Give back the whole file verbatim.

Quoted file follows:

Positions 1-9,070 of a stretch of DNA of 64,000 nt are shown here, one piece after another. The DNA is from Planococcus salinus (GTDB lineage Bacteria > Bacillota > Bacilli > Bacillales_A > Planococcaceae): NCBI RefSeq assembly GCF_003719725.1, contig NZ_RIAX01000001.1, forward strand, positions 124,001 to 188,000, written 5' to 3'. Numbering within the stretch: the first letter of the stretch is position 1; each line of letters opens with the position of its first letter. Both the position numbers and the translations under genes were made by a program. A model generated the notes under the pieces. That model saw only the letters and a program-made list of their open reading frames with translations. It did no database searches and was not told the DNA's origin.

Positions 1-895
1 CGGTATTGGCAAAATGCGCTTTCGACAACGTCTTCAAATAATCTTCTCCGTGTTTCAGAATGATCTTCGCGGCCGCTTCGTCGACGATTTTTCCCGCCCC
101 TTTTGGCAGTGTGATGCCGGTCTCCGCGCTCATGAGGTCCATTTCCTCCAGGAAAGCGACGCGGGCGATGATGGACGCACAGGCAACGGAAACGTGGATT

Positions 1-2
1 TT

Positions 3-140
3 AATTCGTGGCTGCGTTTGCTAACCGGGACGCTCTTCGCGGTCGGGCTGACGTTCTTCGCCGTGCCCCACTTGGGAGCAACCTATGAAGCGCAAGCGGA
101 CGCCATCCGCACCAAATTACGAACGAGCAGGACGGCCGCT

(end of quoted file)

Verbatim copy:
Positions 1-9,070 of a stretch of DNA of 64,000 nt are shown here, one piece after another. The DNA is from Planococcus salinus (GTDB lineage Bacteria > Bacillota > Bacilli > Bacillales_A > Planococcaceae): NCBI RefSeq assembly GCF_003719725.1, contig NZ_RIAX01000001.1, forward strand, positions 124,001 to 188,000, written 5' to 3'. Numbering within the stretch: the first letter of the stretch is position 1; each line of letters opens with the position of its first letter. Both the position numbers and the translations under genes were made by a program. A model generated the notes under the pieces. That model saw only the letters and a program-made list of their open reading frames with translations. It did no database searches and was not told the DNA's origin.

Positions 1-895
1 CGGTATTGGCAAAATGCGCTTTCGACAACGTCTTCAAATAATCTTCTCCGTGTTTCAGAATGATCTTCGCGGCCGCTTCGTCGACGATTTTTCCCGCCCC
101 TTTTGGCAGTGTGATGCCGGTCTCCGCGCTCATGAGGTCCATTTCCTCCAGGAAAGCGACGCGGGCGATGATGGACGCACAGGCAACGGAAACGTGGATT

Positions 1-2
1 TT

Positions 3-140
3 AATTCGTGGCTGCGTTTGCTAACCGGGACGCTCTTCGCGGTCGGGCTGACGTTCTTCGCCGTGCCCCACTTGGGAGCAACCTATGAAGCGCAAGCGGA
101 CGCCATCCGCACCAAATTACGAACGAGCAGGACGGCCGCT